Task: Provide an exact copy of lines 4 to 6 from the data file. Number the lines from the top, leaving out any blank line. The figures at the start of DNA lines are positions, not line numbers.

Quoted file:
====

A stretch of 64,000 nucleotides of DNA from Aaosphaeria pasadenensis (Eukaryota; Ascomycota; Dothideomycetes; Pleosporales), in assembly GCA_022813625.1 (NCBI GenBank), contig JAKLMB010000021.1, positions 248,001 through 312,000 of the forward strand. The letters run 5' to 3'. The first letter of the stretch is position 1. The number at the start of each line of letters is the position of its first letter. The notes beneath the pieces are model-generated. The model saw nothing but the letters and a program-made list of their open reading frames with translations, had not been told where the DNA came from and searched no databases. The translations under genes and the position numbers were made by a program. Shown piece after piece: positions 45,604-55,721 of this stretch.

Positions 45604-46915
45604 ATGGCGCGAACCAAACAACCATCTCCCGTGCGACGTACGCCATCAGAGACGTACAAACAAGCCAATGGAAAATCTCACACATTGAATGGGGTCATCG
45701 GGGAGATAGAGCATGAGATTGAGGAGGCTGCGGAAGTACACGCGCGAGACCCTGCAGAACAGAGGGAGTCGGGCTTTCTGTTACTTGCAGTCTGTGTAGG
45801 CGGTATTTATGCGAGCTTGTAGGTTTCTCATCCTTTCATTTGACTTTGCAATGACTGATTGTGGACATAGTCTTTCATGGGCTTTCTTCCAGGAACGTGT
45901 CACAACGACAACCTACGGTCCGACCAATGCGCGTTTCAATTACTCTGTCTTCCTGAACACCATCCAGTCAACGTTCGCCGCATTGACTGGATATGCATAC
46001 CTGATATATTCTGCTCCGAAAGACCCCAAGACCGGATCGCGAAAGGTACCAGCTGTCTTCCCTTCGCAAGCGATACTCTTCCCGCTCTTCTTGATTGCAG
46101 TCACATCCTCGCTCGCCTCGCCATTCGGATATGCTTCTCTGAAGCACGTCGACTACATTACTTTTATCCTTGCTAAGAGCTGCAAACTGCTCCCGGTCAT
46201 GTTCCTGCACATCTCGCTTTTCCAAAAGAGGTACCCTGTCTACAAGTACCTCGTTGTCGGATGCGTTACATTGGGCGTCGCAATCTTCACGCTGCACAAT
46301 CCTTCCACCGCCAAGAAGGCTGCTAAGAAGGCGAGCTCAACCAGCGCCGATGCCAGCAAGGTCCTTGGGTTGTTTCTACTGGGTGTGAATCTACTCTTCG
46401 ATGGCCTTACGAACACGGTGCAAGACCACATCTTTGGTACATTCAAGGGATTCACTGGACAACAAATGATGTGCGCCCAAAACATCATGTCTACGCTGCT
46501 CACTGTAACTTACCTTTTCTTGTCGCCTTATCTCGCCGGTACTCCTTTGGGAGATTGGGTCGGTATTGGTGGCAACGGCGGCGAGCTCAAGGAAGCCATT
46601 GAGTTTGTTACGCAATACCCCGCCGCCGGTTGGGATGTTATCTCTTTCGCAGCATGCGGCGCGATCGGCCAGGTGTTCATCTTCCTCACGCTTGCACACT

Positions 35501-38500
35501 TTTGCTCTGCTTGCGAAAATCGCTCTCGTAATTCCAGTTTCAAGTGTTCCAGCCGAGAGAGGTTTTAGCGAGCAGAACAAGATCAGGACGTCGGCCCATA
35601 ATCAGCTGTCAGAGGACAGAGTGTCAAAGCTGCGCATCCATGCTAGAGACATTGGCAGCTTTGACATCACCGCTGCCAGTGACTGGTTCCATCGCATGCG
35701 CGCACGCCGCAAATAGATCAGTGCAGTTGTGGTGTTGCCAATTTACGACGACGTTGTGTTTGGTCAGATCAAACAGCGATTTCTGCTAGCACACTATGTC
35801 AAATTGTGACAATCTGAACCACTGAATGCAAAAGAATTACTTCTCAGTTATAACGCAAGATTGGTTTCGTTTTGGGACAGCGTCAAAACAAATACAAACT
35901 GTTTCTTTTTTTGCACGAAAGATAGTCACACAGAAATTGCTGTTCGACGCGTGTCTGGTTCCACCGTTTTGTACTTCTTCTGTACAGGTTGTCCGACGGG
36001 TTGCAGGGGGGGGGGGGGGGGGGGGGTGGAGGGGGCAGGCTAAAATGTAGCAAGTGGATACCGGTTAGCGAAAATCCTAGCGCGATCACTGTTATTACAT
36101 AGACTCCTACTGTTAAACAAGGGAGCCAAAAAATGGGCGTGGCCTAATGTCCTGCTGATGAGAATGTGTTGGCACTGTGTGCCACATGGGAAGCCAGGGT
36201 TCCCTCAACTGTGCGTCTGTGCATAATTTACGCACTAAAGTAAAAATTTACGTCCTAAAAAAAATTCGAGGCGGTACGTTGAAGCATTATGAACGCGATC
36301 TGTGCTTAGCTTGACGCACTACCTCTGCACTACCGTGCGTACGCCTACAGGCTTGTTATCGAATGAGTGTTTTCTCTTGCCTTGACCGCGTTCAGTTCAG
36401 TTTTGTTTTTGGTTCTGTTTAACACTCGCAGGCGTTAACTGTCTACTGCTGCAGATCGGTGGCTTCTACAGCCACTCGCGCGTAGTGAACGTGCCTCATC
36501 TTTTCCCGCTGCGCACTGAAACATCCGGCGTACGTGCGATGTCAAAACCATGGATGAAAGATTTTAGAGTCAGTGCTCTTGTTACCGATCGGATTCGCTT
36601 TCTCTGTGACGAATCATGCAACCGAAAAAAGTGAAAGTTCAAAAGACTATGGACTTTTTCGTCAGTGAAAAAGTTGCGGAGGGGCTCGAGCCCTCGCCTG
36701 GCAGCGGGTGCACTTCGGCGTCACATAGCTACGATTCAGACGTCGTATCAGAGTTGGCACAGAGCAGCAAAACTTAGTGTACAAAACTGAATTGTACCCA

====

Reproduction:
45701 GGGAGATAGAGCATGAGATTGAGGAGGCTGCGGAAGTACACGCGCGAGACCCTGCAGAACAGAGGGAGTCGGGCTTTCTGTTACTTGCAGTCTGTGTAGG
45801 CGGTATTTATGCGAGCTTGTAGGTTTCTCATCCTTTCATTTGACTTTGCAATGACTGATTGTGGACATAGTCTTTCATGGGCTTTCTTCCAGGAACGTGT
45901 CACAACGACAACCTACGGTCCGACCAATGCGCGTTTCAATTACTCTGTCTTCCTGAACACCATCCAGTCAACGTTCGCCGCATTGACTGGATATGCATAC